The Magical Thinking of Thirteen-Year-Olds

Joyce Maynard's new novel, loosely based on the case of the "Trailside Killer," is ultimately about youthful optimism.

Even as an eighteen-year-old, Joyce Maynard reflected on the past. In 1972, the Yale freshman wrote a cover story for The New York Times Magazine that examined her generation’s prospects by reflecting upon her own experiences and upbringing. She concluded that every generation grapples with issues of narcissism and unfulfilled expectations, yet she also admitted that she viewed death with the naive sense of confidence only a young person can afford.

Such youthful optimism is ultimately the central theme of Maynard’s new novel, After Her. It’s loosely based on the real-life case of David Carpenter (aka the “Trailside Killer”) and the ruthless murders he committed in Marin County in the late 1970s, but inspiration for the book came to Maynard from two sisters who had attended one of her writing workshops a couple years ago. She learned that the women, Laura Xerogeanes and Janet Cubley, were the daughters of Robert Gaddini, the late homicide detective who led the investigation of Carpenter.

In the press notes for After Her, Maynard writes that what lured her to the sisters’ story was not their unique connection to the Trailside Killer, but “the story of the family — theirs — that had been so terribly affected by [the killer] and his actions, and the way in which those had shaped their lives.” After Her follows two young sisters, Rachel and Patty, who are living in the Bay Area in the 1970s when the “Sunset Strangler,” a mysterious serial killer, is terrorizing the people of Marin County from the trails of Mount Tamalpais. The story is told through the eyes of the adult Rachel, who reflects upon her and her sister’s ordeal. Although the girls’ minds are engrossed in the typical preoccupations of adolescent girls, the menace of the Sunset Strangler looms over the lives of their family as their charismatic (yet flawed) father, Tony Toricelli, is assigned as the chief homicide detective on the case.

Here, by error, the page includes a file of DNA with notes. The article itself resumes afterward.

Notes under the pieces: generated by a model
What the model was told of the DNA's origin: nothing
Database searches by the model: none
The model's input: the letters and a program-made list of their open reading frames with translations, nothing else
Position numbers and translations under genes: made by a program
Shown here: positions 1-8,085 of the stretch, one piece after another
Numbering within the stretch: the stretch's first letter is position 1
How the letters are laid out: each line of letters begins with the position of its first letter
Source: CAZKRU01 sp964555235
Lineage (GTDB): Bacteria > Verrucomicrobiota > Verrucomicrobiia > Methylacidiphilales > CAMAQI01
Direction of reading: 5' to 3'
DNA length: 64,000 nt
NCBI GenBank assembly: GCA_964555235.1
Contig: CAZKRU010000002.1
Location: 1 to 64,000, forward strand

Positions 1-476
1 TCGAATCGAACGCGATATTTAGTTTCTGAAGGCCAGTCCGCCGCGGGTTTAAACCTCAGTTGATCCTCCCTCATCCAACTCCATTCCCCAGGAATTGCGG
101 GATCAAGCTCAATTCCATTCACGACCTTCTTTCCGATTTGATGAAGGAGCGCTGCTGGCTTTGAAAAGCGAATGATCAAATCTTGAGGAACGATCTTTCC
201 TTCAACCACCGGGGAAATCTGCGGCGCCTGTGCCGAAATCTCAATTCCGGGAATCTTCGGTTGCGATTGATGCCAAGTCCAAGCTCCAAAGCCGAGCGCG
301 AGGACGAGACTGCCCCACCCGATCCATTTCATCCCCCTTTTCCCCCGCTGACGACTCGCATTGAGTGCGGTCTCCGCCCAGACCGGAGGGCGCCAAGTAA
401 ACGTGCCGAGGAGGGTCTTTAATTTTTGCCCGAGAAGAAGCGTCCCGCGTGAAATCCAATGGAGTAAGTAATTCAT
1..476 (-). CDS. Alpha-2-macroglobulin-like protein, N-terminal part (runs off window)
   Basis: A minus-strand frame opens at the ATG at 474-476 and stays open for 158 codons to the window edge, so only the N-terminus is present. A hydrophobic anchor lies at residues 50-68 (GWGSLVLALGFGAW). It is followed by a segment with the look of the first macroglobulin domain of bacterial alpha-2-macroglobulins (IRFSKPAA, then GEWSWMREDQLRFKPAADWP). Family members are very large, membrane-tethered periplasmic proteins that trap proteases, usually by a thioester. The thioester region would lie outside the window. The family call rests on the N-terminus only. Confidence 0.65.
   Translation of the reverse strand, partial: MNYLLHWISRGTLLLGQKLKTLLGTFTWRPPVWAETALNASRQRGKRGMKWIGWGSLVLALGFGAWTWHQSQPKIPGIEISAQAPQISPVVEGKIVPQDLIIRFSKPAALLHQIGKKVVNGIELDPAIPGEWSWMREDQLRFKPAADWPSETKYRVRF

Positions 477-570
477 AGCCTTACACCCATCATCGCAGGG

When Tony is unable to capture the killer — a fact that chips away at his spirit and health — young Rachel attempts to accomplish what he couldn’t. “She subscribes to the magical thinking of thirteen-year-olds that she can catch a killer,” said Maynard, who lives in Oakland and is the author of thirteen books.

“At its center, this is a book about being thirteen,” Maynard said. “It is about that crucial moment in a young person’s life when she is part child, part adult, and she is both and is neither. She believes that she is capable of everything.”

A raw and honest writer, Maynard incorporates bits and pieces of herself to every work she produces. In After Her, she lends the fearless spirit of her younger self to shaping Rachel’s bullishness and seeming invulnerability. “Whether you write fiction or memoir, you can’t escape from yourself,” said Maynard.

Join Maynard at the Montclair Branch of the Oakland Public Library (1687 Mountain Blvd., Oakland) on Tuesday, November 26, as she discusses After Her, her writing workshops, and the art of pie-making (one of her obsessions). 6:30 p.m., free.


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